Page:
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Help! My drug is no longer covered by my insurance company. What can I do?

Consumer Reports News: June 06, 2013 10:08 AM

You have a few choices: Ask your doctor to prescribe a different drug from your insurance company's formulary. If that's not possible or your doctor says it's not a good idea, have your doctor petition your insurance company to cover the drug. If your health plan denies your request, you can file an appeal.

Some commercial plans, as well as Medicare Part D and Advantage plans, have preferred, retail pharmacies. Check with your plan to make sure you are using one of those in order to get the best price. Using your plan's mail order service may also help you save money.

Your pharmacist may also be able to help. "We can work with patients to choose a different drug that's affordable, find a generic substitute, or go through the prior authorization process to petition the plan," Tim Davis, Pharm.D., owner and pharmacist of Beaver Health Mart Pharmacy in Beaver, Penn.

Virtually every drug coverage plan has a formulary, which is a list of drugs that the company covers. You'll get the lowest out-of-pocket costs or co-pay when you buy the coverage plan's "preferred" generic drugs. Another category, "acceptable" generic drugs are slightly more expensive, followed by preferred brand-name drugs, then acceptable brand-name drugs. Drugs that aren't listed on the formulary will have the highest out-of-pocket costs or simply won't be covered. Drugs that are usually not covered on formularies include those used for cosmetic, sexual dysfunction, weight-loss, or experimental purposes.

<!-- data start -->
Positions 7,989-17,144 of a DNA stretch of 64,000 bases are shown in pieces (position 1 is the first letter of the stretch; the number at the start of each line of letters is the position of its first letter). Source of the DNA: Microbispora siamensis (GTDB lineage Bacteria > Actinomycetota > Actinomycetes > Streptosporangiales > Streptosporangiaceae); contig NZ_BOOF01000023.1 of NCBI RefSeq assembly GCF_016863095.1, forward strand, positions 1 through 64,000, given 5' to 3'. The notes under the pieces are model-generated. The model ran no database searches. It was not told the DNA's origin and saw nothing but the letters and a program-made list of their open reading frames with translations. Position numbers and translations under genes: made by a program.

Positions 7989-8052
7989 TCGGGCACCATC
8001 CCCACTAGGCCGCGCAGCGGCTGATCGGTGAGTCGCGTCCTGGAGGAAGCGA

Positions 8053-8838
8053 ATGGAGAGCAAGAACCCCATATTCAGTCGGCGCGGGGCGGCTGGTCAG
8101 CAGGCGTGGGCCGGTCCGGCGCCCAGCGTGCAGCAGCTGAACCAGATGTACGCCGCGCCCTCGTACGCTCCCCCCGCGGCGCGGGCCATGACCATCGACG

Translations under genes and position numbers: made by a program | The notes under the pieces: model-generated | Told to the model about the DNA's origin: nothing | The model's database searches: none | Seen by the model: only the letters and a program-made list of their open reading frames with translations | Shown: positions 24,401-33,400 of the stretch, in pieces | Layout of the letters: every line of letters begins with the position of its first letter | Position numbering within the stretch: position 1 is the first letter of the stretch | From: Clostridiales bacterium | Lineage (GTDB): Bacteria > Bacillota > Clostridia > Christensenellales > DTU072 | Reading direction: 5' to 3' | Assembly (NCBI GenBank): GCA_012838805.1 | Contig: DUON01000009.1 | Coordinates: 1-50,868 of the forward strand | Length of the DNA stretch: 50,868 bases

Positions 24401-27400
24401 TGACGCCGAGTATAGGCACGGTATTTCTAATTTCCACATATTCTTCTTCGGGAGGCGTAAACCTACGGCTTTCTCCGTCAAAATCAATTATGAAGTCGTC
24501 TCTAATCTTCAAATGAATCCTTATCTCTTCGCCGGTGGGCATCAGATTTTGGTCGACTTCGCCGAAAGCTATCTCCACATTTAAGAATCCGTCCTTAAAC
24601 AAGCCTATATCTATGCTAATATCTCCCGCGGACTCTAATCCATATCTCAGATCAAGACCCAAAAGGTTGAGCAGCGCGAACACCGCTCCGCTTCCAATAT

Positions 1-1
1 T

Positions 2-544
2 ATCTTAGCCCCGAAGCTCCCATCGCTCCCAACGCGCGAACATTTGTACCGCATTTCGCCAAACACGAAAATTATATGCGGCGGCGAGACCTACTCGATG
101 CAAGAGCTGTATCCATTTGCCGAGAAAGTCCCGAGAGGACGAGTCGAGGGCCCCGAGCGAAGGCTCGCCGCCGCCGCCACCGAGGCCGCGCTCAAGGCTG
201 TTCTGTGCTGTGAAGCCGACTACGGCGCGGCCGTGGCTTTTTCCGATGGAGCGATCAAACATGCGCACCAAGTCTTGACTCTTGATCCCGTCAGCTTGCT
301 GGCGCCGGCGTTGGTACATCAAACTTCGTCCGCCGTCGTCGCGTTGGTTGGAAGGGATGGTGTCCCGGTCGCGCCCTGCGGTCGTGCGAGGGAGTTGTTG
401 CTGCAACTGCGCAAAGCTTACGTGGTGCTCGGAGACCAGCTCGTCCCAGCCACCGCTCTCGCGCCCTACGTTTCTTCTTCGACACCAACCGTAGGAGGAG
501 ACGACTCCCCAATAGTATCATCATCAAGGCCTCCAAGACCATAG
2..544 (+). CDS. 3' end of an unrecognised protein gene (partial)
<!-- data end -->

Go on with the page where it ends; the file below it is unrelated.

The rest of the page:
Among typically covered drug classes, insurance and drug-benefit companies select medications based on safety, effectiveness, and cost. Although price is often a consideration, companies may choose to list more expensive drugs when drug manufacturers offer the insurer or drug-benefit firm large rebates.

Up to 10 percent of consumers nationwide learn, at one time or another, that a drug they've been prescribed is no longer covered, says Stephen W. Schondelmeyer, Pharm.D., Ph.D., professor of pharmaceutical economics at the University of Minnesota College of Pharmacy, and many people don't know it's a possibility until it happens.

Formularies can change several times per year, so a drug that's been covered before may not remain on the list. Why? Relationships between insurance companies and drug manufacturers can change, and that can affect the availability or price of certain medications. Medicare Part D and Advantage plans usually must notify you 60 days in advance if a drug you're taking will no longer be covered.

Lisa Fields


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